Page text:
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U.S. Rig Count Rises Along With Crude Prices

The number of active drilling rigs in the United States rose by 6 this week, bringing the total rig count to 610, as oil prices continue to climb to attractive levels for drillers.

Last week's count compared with an increased rig count if 3 to 604 during the previous week.

Baker Hughes reported this week that the total active rig figure was 226 rigs higher than the rig count this time in 2021.

Oil-directed rigs rose 4 to 495, while gas-directed rigs were up by 2 to 115.

Oil production in the U.S. last week fell to 11.6 million bpd for week ending January 21, according to the Energy Information Administration. This is down 100,000 bpd from the week prior, but up from 11 million bpd at the beginning of 2021.

The rig count in the Permian Basin rose by 1 this week, with the EIA calling for record production from the Permian basin in February, topping 5 million barrels per day. The number of rigs in the nation's second most prolific basin, the Eagle Ford, saw no change. The Permian's total rig count is now 293, with 50 total in the Eagle Ford.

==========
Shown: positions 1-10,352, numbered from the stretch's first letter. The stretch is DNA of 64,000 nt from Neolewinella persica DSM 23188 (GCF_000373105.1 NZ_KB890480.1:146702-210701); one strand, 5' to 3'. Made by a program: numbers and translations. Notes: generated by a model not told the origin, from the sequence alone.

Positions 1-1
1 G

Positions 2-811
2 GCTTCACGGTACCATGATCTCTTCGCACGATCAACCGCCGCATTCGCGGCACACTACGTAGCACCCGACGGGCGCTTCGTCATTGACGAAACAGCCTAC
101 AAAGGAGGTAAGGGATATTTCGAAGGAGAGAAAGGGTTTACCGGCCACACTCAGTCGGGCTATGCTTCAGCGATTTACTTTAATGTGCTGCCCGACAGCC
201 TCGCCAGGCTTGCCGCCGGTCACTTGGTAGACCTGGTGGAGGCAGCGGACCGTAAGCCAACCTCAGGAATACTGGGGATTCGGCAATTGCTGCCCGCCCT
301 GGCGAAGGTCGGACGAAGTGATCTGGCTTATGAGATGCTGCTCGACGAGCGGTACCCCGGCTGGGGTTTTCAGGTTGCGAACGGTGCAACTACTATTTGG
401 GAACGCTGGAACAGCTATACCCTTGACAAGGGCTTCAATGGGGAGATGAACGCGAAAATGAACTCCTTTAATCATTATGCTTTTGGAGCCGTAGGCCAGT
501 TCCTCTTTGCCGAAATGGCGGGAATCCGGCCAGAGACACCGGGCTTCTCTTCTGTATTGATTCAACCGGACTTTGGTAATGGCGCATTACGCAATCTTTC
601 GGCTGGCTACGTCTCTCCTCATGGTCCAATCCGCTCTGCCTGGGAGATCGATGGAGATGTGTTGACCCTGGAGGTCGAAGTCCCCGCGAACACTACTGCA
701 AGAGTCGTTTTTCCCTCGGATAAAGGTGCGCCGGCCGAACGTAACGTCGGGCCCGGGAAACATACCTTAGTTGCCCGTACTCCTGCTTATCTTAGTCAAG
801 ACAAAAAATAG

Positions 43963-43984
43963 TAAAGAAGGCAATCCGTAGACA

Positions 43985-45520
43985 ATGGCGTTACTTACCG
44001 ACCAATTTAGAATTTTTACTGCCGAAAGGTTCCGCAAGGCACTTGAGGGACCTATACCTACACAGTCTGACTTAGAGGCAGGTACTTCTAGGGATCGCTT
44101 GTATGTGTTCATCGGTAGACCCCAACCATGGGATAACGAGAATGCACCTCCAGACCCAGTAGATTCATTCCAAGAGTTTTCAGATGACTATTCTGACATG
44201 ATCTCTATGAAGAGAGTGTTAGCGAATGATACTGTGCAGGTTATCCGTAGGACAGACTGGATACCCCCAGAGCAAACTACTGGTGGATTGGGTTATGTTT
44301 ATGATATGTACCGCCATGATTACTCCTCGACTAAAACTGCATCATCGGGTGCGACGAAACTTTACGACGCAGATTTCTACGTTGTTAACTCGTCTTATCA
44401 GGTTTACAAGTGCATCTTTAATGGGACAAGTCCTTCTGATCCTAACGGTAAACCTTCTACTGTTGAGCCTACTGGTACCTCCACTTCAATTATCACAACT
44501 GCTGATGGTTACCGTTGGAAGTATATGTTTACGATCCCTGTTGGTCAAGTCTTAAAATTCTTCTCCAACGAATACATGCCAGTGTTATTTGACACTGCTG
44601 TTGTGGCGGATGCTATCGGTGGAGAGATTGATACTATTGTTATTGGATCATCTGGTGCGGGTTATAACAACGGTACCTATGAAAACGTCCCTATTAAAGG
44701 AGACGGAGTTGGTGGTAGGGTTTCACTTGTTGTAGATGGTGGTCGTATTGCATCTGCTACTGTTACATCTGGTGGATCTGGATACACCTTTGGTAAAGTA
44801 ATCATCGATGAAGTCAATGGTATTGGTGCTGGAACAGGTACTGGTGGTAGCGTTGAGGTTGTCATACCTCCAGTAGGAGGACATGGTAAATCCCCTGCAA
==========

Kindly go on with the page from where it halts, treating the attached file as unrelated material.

Primary Vision's Frac Spread Count, which tracks the number of completion crews finishing off previously drilled wells, shows that completion crews rose by 3 to 257 for week ending January 21. The frac spread is now up roughly 100 from a year ago.

At 12:37 p.m. EST, oil prices were trending up the day, but slightly below prices from earlier in the week that saw Brent nearly hit $91. WTI was trading at $87.46—up 0.98% on the day, but still up roughly $2.50 on the week. The Brent benchmark traded at $90.70, up 1.52% on the day.

By Julianne Geiger for

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Julianne Geiger

Julianne Geiger is a veteran editor, writer and researcher for, and a member of the Creative Professionals Networking Group. More